As the Footplate Padre I have visited the Grafton Locomotive Depot and met the enginemen whose tasks varied from being senior drivers to that supervising the rosters for locomotive crews.
The story of Grafton Locomotive Depot is like many such country rail depots with the development of railway privatisation, depots which were always in danger of being by-passed by longer and more long distance freight trains.
There are three Driver's remaining in Grafton whose feature role are the shunting tasks around the Grafton railway yards. In the mid 80's there were 300 locomotive crews stationed in Grafton and the locomotives were housed in the old Round House situated in South Grafton.
With privatisation, locomotive crews from Brisbane and Taree run the 11 hour gauntlet which drive trains straight through Grafton. If all goes well, with no hold ups, no wagons breakdowns, no wagon sticking brakes (an occasional problem in my era of the 60s and 70s), these super freight trains of 400-500 metres long can do this run in 11 hours.
When unexpected delays occur, reserve locomotive crews need to relieve the south running crew at Wauchope (before Taree) and for the north running crew, somewhere outside Brisbane to Kyogle.
Once upon a time NSWGR's Yerongapilly Depot in Brisbane in my era was the most sought after depot by locomotive crews. Now for many of the crews, it's less attractive with this long distance running. Crews sign on early evening and get into Taree early morning. They take their rest during the day in provided accommodation and do the same trip in reverse. They are away from home for two nights they might have a day at home, and do it all over again the following night.
Moreover, it's not fast running, it's curve work most of the way, running between 60 to 80ks, slowing down for tight curves, then speeding up, which is very demanding on a train 500 metres long where you have the back section of the train doing one thing and the front doing another.
I am fully aware of such running pressures on locomotive crews. As the Footplate Padre I am aware of such issues toward their family life. Under privatisation, locomotive crews have a home depot but they may be sent to outlying rural depots to work trains, i.e., where the work is. Perhaps wheat trains for two-three months, then coal trains, then freighters, they may not see their home depot where their family is for long 'work' stints at a time.
It has certainly reduced the cost of locomotive crews but there are other human costs that the Footplate Padre is concerned about. Privatisation does not give railway companies a free ride as many locomotive drivers who they have trained, are choosing to go Western Australia where they are driving those huge iron ore trains and laughing all the way to the bank.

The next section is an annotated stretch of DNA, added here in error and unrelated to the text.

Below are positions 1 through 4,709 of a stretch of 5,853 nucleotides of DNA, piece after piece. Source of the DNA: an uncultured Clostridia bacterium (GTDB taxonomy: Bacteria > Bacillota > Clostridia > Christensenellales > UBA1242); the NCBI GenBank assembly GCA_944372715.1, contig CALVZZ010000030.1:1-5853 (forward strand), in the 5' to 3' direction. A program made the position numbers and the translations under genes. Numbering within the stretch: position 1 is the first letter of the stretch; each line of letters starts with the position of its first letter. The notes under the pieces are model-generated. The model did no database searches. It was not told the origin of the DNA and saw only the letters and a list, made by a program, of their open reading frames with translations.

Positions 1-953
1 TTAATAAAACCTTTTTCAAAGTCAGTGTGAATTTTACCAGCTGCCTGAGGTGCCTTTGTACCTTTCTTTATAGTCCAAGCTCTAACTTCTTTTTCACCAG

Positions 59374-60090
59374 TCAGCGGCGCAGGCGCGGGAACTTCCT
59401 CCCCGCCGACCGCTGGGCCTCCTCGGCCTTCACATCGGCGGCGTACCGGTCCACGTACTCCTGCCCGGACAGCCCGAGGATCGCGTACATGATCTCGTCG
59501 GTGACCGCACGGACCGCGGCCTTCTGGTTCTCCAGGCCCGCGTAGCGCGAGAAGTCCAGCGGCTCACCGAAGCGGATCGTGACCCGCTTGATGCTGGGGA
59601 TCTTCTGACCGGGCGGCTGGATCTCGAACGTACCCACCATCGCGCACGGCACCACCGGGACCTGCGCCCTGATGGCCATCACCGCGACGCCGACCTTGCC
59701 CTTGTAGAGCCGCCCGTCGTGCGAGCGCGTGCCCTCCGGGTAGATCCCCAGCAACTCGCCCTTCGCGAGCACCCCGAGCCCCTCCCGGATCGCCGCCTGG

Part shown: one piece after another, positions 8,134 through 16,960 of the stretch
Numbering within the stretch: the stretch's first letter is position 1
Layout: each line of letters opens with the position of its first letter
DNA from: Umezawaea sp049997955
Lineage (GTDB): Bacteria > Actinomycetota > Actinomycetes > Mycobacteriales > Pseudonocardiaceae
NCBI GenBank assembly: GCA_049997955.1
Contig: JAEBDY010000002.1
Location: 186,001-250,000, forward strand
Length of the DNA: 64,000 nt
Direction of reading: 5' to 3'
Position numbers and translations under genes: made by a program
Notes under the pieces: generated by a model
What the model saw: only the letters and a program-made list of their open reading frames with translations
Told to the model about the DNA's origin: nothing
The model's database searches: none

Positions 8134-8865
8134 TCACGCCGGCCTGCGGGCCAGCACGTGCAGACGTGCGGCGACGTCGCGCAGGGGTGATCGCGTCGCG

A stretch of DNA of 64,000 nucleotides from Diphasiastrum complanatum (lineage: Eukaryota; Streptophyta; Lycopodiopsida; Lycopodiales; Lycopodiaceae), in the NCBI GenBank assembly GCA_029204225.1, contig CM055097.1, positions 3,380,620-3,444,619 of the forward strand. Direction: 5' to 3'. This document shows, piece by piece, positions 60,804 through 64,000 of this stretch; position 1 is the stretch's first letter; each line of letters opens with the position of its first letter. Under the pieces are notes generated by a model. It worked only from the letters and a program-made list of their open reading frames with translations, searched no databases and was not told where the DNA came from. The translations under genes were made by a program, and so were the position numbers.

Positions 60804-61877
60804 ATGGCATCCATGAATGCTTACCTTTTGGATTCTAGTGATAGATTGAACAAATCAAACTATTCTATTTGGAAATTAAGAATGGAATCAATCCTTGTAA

I had come through Grafton as a teenager many times with my family. The Grafton Locomotive Depot could be seen from the South Grafton Railway Platform. Then in the late '80s the Round House which housed a hundred years of steam engines was demolished, and the depot relocated to Grafton.
The railway line runs over the Clarence River under the road bridge from South Grafton to Grafton. As most of the shunting was being done in Grafton (over the bridge), the new depot was obviously housed there, which consists of two lines. On the days I visited, one 48 Class diesel was stowed. There was an oil proof cloth matting material the entire length of the track which catches any oil drips that might be lost any stowed diesel locomotive.
The Footplate Padre worked 48 Classes regularly when stationed at both Port Kembla and Wollongong Depots in the early 1970's. The double 48 Class Units hauled steel laden freight trains from Port Kembla to Enfield Shunting yard in Sydney. When stationed at Wollongong Depot the 48 Class hauled passenger trains to Central Station in Sydney.
Always some history
One of the interesting social issues that has retained resonance with locomotive crews was the separation of those who decided to become employees of railway companies and those who stayed with State Rail. There was a choice and there is a sentiment abroad that those who stayed with the State system, now after almost 25 years since privatisation was initiated, have seemingly come out financially better off, especially in terms of superannuation.
When privatisation was initiated all those years ago was writing his railway books (16 in total) and many locomotive crews spoke about these options. It was a toss-up at the time as to which might have the better long term prospects. Privatisation was very attractive initially, but to be engaged in it, a locomotive driver was required to start afresh, entitlements were no carried over.
Life is like this, that you come to a fork in the road (so to speak), and both options could have very good outcomes, or one might have better prospects, but at the time, which is which is unknown. Many a corporate person gets two offers and has to decide upon one. Ministers too have to seek the Lord very carefully where there are two options in Ministry on offer.
Dr Mark Tronson is a Baptist minister (retired) who served as the Australian cricket team chaplain for 17 years (2000 ret) and established Life After Cricket in 2001. He was recognised by the Olympic Ministry Medal in 2009 presented by Carl Lewis Olympian of the Century. He mentors young writers and has written 24 books, and enjoys writing. He is married to Delma, with four adult children and grand-children. Dr Tronson writes a daily article for Christian Today Australia (since 2008) and in November 2016 established Christian Today New Zealand. Dr Mark Tronson’s Press Service International in 2019 was awarded the Australasian Religious Press Association’s premier award, The Gutenberg.
Mark Tronson's archive of articles can be viewed at http://www.pressserviceinternational.org/mark-tronson.html